In addition to sampling, Yan-Mei spent more time in lab works in 2018. Based on the goal of the project, she improved the methods and finished most of the experiments with the help of several other students in my lab in Beijing. In my initial idea, Yan-Mei might be more suitable to be in charge of another project based on her expertise. However, due to the personnel changes in my lab, she had to take on the soil virome project. In order to speed up the process of data analysis, my good friend and also my long-term cooperator Professor Edward C. Holmes at Sydney University arranged his PhD student Sabrina Sadiq to join in the project, and sent Sabrina to China for one month in 2019. Sabrina is very talented and her participation no doubt greatly accelerated the process of the study! In the early January of 2020, we began to perform the experiment of virus confirmation in my lab in Beijing, which was eventually finished by Yan-Mei and several MSc or PhD students including Wen-Hua Gao, Xiu-Qi Luo, Jin-Jin Guo, etc. by the end of June 2020.

As mentioned above, we collected soil, sediment, and faeces from wild and livestock animals from 32 different geographic and physical environments covering 14 provinces and regions (including a wide range of sea areas in South China Sea) across China, and investigated the total RNA virome by metatranscriptomics (i.e., RNA-sequencing). From this, we identified 6,624 putatively novel virus operational taxonomic units (vOTUs) from at least 62 viral families, greatly expanding known diversity of the RNA virosphere. Sediments and animal faeces were particularly rich sources of viruses. Virome compositions were affected by local environmental factors including organic content and eukaryotic species abundance. Notably, environmental factors had a greater impact on the abundance and diversity of plant, fungal, and bacterial viruses than on animal viromes, suggesting that the former have adapted to their specific ecotypes. These data reveal the diversity of viruses at a landscape scale and suggest that they are an integral part of environmental ecosystems. Finally, our data also indicate that the diversity and composition of environmental RNA viruses is shaped by hosts and habitats.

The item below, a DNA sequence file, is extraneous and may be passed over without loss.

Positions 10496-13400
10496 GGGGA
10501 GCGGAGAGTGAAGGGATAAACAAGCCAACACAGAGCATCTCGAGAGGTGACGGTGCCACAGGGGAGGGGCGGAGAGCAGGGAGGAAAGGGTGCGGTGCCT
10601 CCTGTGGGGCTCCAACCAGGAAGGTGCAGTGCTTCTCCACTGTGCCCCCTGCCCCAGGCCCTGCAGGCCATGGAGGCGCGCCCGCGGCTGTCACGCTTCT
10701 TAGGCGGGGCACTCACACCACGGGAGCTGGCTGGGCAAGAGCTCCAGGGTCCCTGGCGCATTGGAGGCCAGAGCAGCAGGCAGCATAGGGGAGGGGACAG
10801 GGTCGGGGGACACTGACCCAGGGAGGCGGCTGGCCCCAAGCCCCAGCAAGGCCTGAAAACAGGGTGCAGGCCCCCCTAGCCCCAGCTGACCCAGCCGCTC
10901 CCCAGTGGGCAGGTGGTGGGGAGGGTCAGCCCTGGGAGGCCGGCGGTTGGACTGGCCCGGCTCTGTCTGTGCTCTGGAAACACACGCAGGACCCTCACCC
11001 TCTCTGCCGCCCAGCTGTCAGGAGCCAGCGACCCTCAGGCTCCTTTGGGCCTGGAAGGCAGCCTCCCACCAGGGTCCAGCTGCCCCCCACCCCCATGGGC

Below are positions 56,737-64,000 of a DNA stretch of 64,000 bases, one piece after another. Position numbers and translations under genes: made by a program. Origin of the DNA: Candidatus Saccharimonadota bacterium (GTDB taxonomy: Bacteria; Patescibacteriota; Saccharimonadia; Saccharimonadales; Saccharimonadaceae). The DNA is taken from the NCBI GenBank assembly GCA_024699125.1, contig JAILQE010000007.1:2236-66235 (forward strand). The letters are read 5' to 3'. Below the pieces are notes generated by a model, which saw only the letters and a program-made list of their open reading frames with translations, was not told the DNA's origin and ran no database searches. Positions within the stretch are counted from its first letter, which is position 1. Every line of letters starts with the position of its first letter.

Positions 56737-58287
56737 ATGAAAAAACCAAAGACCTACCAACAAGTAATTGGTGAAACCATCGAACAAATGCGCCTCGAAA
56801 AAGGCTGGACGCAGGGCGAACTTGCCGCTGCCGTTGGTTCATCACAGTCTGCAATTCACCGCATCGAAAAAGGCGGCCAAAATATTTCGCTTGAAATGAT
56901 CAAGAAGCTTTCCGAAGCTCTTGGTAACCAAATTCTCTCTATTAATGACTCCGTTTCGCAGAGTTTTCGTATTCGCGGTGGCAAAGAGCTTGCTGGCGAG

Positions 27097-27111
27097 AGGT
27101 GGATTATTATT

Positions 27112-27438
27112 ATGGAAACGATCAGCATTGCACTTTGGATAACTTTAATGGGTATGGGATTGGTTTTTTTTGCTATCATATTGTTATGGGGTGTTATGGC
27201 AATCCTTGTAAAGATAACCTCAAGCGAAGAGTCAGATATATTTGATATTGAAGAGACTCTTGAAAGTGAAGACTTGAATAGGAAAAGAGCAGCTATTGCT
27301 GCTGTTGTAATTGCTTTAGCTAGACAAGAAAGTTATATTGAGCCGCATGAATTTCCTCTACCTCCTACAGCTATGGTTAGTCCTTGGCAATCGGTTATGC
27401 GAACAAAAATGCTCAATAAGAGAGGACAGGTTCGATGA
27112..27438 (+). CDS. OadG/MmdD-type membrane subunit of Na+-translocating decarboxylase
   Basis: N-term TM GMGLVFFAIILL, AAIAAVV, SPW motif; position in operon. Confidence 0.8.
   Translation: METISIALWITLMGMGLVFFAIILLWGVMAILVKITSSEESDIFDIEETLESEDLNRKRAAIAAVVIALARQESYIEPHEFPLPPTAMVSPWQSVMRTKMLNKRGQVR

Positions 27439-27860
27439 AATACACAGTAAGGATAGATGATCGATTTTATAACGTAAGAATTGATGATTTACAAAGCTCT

There were a lot of stories during the course of the study. When we collected samples in Wenzhou in 2017, I accidentally fell into a five-meter-deep ravine of a mountain, resulted in my three ribs and one vertebra broken, and had to stay in the hospital for some days. During that period, it was my co-operator Xian-Dan Lin that took over and continued the field surveys in Wenzhou, with the help of Yan-Mei and other students. What is unforgettable is that they came to the hospital to take care of me when they finished the sampling every day. I am very grateful for their kindly care and helps. In addition, my team had undergone various difficulties during the period, and considerable changes after the COVID-19 outbreak. Nevertheless, the majority of my teammates kept on the research and never gave up. I would like to express my sincerest appreciation to all the people who constantly support and care for me and my team. It’s their continued supports and concerns that kept us going through our science works.

After working on this study for seven years, I am very excited that our work has now been published in Nature Microbiology. The completion of this study depends on the joint efforts of all the people involved, including the lab team and the field team. Many thanks to each member of my team who have stuck together through the years, against all odds, especially to the selfless behind-the-scenes contributors who were not mentioned in the paper. We really appreciated Dr. De-Xiang Wang for selflessly donating the precious samples to us and giving full play to the scientific value of these samples. I think he would be happy to see that in heaven.

Finally, also most importantly, I am very grateful to my wife Bin-Xiu Zhao, who worked at China CDC as well, for her decades of support. Despite suffering from a severe illness, she had never complained about my long working hours, and instead had done whatever she could for me. Unfortunately, she passed away in October of 2019, ……